Peyote is a small cactus with psychoactive alkaloids, specifically mescaline, which in large quantities produce colorful and vivid hallucinogenic visions. For the Huichol, peyote plays a principle role in their cosmology, serving multiple functions within the tribe. Ceremonially, it acts as a gateway to the spirit realms, where they can commune with the gods. But peyote also has a long lineage of use as a traditional or “folklore” medicine and is commonly used by traditional people’s for things like influenza and diabetes. The Huichol are known to rub the juices of fresh peyote into wounds to prevent infection and to promote healing. Its profoundly alkalizing effect on the body makes it useful as an herbal application to help prevent and support the healing of various illness.
Once a year, the Huichol make a journey to Wirikuta where they go each year to collect peyote. Their pilgrimage takes place annually as a desire to return to the origins of life and seek healing and restoration. Upon arrival they begin their hunt, and when they find the first cactus it is shared by everyone in the tribe. They then harvest enough peyote for one year. This is the only trip they make for the whole year to supply their needs for peyote. They then ingest large amounts in ceremonial settings, where they can commune with ancestors spirits and deities, sing, heal, pray and weep.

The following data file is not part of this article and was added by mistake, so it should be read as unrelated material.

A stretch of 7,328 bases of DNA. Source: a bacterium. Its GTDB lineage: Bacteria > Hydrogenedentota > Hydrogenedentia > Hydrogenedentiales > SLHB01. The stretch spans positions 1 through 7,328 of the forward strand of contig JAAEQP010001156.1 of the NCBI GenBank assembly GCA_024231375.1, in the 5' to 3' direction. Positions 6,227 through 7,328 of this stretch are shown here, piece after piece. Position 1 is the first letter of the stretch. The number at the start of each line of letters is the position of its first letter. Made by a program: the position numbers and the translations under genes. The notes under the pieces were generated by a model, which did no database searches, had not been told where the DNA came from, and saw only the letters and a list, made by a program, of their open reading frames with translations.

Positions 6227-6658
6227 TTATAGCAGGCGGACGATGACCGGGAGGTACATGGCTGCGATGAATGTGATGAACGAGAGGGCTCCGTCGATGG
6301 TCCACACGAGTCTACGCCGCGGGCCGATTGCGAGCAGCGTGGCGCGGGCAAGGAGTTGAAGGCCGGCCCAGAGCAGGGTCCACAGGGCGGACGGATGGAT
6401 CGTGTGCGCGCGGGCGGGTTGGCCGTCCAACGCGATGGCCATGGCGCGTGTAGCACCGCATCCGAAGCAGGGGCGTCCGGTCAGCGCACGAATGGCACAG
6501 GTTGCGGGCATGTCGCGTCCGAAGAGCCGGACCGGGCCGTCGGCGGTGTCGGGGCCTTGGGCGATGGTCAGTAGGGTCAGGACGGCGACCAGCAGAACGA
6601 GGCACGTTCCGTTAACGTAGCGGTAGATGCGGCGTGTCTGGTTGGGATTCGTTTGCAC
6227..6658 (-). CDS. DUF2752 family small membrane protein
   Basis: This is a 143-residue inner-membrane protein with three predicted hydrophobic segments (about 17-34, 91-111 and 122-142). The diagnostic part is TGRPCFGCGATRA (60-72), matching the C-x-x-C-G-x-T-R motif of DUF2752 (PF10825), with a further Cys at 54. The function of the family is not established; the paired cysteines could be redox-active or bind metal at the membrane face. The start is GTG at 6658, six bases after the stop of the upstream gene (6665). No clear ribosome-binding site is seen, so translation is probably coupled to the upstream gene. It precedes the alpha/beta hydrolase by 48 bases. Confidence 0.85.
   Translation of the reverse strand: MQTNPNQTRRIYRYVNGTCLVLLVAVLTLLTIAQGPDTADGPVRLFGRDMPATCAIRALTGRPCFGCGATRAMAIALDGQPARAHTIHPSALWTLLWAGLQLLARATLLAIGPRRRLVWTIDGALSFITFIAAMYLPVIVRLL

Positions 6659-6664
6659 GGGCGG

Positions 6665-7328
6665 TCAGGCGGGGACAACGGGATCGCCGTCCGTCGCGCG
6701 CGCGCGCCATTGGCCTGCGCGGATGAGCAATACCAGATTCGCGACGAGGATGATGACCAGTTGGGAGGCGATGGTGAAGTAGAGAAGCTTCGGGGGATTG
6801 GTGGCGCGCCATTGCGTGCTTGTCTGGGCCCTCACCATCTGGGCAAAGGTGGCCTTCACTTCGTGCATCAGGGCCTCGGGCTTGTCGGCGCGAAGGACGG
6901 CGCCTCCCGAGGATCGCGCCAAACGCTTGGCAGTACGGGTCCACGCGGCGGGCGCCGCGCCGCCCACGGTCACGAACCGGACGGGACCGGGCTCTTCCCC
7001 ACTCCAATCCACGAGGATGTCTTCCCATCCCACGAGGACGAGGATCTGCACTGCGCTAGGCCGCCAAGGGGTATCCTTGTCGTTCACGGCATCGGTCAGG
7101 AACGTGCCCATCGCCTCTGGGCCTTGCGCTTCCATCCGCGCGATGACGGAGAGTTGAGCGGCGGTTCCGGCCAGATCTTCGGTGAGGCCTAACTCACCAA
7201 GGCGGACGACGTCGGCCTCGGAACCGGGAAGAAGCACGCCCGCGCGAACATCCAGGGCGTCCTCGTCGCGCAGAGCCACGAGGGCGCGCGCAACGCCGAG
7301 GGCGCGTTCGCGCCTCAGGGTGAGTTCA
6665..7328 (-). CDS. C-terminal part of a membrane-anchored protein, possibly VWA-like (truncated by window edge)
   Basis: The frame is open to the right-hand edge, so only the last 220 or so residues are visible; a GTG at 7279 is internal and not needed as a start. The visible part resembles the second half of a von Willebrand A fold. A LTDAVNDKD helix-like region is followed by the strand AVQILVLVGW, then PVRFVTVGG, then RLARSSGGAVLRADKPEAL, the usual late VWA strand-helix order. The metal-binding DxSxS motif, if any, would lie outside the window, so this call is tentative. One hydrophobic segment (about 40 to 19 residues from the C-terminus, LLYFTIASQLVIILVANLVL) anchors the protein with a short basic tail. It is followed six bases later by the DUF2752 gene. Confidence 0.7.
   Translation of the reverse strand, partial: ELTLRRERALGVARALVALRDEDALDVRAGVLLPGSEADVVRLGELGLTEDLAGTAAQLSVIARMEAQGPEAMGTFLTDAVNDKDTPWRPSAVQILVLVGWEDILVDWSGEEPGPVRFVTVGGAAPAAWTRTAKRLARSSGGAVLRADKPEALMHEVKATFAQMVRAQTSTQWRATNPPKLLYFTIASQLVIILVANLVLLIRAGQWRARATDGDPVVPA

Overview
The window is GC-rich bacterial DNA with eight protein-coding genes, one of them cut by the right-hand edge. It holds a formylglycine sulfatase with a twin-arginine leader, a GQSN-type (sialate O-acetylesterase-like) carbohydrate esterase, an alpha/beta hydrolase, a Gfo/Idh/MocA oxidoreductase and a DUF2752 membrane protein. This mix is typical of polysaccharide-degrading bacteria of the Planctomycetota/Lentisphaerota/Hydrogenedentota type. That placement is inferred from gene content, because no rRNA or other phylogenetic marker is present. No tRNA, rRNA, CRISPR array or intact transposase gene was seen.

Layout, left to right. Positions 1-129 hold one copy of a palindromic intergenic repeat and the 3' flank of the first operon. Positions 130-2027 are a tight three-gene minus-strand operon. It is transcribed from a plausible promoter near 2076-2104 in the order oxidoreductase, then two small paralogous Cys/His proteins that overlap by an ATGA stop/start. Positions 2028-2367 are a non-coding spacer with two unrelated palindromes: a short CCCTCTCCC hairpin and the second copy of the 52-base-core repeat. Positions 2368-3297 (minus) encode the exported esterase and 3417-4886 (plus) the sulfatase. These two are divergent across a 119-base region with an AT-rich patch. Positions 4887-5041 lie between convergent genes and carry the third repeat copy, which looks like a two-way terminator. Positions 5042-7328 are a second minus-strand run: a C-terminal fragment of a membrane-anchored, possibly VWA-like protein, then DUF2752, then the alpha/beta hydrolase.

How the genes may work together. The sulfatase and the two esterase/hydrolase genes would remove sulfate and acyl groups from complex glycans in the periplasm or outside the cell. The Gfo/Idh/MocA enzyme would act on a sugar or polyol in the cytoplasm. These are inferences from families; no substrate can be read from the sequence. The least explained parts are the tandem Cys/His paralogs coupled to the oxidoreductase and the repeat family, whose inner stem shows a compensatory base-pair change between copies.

The Brightly Colored Beauty of Huichol Peyote Art
You may have seen Huichol art in specialty native art stores, tribal shops, or other random and unexpected places. I was recently at a Mexican restaurant in Maui when a brilliant Huichol yarn piece struck me from across the room. The beautiful brightly colored depictions of animals, beings, energies, and of course, peyote have seeded their way around the world. After their communion with peyote, the Huichol will create the bead and yarn art inspired by their visionary experiences. Once you get past the sheer admiration of the dazzling beauty of the bright colors and patterns, you can usually pick out some common symbols in Huichol art. Each art piece reflects a wisdom teaching from their culture, or some aspect of the peyote medicine. In a given Huichol art piece, you’re likely to spot a colorful button (a depiction of the peyote cactus), an image of the blue deer (intermediary with the gods), the eagle (messenger spirit), or maize (both literally and symbolically an image of sustenance).
Their native art is one of the ways the Huichol are resisting the inhumane conditions of tobacco farming, and providing healthy sustenance for themselves. Non-profit organizations such as The Huichol Center have helped to provide alternatives to the Huichol people, providing them food, aid, shelter and artist training as an alternative to working in the harmful conditions of tobacco fields. In this way, art becomes not only a way of expressing their spiritual tradition, but also a means for sustainability for the future of the Huichol people.
Thanks to the Huichol people and their ability to sustain an unbroken connection to their ancestral ways, we have an opportunity to learn from their practices and teachings. Their profound connection to the land, the sacredness of nature, and shamanic communion with plant spirits is knowledge and wisdom the Western world is greatly in need of.